For some time after this there was no more trouble from guerrillas.
About the lst of April, 1862, the Third Battalion
of the Ninth Kansas was disbanded, which let me out of the service.
I went home and organized a company of Kansas militia
and about May 15th, 1862, was commissioned Captain of Company D, Eighteenth
Kansas militia. I received orders to drill my men once a week, and
patrol the road known as the Old Santa F6 Trail, running from Kansas City
to Old Mexico. My beat extended east and west across Douglass County,
Kansas. The drilling and training continued until 1862, when an order
was issued to organize the Eighteenth Regiment of Kansas militia, of which
I was chosen major.
A few months later there came another order to consolidate
with some other battalions, by which I was transferred to major of the
Twenty-first Kansas militia. I did service in this capacity in Kansas
until the autumn of 1864, when on the 10th of October General Curtis ordered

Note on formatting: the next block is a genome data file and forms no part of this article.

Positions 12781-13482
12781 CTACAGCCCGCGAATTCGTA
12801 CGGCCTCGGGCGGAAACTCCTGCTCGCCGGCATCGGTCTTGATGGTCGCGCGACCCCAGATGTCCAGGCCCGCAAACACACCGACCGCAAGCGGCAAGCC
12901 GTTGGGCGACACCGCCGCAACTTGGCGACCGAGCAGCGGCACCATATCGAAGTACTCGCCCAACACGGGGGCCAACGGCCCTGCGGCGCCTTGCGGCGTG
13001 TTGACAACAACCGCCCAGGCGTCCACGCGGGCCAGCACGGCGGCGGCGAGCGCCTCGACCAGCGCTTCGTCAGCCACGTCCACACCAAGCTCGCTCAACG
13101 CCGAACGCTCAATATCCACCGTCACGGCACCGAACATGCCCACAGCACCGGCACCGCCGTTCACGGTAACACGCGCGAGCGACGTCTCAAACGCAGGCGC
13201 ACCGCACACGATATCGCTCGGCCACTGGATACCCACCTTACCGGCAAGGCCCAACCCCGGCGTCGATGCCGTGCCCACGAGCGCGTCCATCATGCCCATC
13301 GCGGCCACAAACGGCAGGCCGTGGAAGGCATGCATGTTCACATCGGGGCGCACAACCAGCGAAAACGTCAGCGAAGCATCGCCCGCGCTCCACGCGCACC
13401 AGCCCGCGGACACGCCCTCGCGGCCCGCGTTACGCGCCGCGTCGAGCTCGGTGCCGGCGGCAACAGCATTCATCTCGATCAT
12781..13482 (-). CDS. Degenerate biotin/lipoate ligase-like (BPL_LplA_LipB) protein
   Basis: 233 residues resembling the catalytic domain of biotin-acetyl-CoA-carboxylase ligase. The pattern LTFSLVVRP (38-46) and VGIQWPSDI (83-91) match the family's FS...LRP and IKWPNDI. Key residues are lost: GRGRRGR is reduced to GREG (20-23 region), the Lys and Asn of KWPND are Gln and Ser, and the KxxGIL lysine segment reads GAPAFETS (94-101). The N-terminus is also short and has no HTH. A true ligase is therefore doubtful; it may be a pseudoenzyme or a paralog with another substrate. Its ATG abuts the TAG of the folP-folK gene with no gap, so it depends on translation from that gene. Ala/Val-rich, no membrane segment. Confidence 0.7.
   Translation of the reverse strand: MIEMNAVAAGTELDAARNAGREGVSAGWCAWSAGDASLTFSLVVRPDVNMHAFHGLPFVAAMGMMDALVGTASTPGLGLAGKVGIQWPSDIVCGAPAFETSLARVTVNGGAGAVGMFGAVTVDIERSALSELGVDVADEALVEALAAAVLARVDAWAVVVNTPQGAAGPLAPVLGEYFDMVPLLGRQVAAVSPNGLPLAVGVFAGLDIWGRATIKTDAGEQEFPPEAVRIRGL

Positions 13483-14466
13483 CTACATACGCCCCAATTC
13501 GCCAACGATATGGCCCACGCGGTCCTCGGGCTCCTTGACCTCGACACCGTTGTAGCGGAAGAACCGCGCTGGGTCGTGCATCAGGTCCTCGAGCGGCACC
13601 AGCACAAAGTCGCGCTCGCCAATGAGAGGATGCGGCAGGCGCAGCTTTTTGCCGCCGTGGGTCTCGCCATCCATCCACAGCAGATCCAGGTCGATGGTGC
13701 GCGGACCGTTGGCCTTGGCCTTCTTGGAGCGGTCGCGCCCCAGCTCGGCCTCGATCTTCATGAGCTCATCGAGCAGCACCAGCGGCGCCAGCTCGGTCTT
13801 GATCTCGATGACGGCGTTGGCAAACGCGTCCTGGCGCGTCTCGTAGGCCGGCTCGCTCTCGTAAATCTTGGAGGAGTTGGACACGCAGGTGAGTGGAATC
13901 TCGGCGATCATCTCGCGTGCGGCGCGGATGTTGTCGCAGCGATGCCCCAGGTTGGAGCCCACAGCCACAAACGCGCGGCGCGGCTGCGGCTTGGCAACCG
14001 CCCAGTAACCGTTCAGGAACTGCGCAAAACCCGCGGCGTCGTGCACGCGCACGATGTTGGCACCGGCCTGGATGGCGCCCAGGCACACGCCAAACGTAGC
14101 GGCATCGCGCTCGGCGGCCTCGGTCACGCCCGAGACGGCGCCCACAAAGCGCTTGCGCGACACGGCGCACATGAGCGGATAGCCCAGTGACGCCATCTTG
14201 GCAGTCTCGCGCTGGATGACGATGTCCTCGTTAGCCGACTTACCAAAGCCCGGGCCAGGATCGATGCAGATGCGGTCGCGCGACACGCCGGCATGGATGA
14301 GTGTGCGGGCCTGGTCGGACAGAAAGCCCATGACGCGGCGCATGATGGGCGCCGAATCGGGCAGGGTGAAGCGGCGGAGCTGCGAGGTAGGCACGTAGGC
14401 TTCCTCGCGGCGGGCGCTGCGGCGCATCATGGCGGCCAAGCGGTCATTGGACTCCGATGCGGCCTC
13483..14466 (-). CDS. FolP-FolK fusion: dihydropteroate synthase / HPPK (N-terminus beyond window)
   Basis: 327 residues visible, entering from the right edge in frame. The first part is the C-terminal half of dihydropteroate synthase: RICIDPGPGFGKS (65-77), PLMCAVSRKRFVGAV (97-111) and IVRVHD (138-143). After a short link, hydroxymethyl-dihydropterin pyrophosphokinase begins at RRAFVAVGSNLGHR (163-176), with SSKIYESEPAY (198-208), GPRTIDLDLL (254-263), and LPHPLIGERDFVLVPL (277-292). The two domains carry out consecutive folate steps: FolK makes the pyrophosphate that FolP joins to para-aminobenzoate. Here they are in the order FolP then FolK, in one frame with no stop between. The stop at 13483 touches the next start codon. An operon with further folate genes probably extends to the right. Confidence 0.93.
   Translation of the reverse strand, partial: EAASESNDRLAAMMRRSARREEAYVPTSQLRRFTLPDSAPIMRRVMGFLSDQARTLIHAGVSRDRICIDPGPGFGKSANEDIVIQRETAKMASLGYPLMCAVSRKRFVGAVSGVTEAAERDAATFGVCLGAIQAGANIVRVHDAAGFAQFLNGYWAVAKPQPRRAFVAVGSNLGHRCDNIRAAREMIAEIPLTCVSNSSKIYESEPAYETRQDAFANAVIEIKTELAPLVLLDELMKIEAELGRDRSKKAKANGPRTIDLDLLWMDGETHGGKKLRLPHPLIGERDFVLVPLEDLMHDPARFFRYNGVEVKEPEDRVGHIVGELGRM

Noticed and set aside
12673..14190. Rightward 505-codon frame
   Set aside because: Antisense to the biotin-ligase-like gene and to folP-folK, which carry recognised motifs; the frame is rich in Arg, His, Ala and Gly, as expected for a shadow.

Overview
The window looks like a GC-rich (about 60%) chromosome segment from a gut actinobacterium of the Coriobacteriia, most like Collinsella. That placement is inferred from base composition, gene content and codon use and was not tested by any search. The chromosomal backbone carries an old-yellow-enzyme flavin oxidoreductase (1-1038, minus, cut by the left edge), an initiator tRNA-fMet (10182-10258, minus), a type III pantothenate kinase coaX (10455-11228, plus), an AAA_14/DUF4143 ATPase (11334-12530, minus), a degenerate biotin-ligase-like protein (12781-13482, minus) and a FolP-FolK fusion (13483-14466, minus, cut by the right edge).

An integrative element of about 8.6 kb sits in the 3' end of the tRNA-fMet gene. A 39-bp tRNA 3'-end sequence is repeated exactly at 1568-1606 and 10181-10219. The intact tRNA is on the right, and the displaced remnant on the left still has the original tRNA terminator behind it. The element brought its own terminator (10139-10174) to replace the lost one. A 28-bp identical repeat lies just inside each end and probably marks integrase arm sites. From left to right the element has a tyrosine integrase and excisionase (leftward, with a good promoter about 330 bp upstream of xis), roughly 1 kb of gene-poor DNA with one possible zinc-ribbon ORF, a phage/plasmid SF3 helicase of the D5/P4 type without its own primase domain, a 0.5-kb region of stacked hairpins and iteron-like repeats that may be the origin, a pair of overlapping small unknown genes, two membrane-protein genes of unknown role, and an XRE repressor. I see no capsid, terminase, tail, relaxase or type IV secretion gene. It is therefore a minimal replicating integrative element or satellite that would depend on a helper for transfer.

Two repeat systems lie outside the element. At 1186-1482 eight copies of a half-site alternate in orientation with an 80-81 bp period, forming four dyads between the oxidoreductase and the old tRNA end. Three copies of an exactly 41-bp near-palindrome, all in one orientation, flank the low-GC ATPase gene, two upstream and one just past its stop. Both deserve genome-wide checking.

us to the borderline between Missouri and Kansas to fight General Price,
who was expected at Kansas City or Independence at an early day.
Militia regiments from Kansas were burried to the
border until our numbers equaled twenty-seven thousand. By the addition
of General Totten we numbered thirty-five thousand. We were stationed
south of Westport, forming a line extending for ten miles. During
Thursday and Friday of October 22d and 23d there was heavy fighting at
Lexington and Independence.
On the morning of the twenty-fourth General Price
moved west, formed his men, and opened the battle from Westport running
south to the Little Blue, a distance of six miles. He took the aggressive,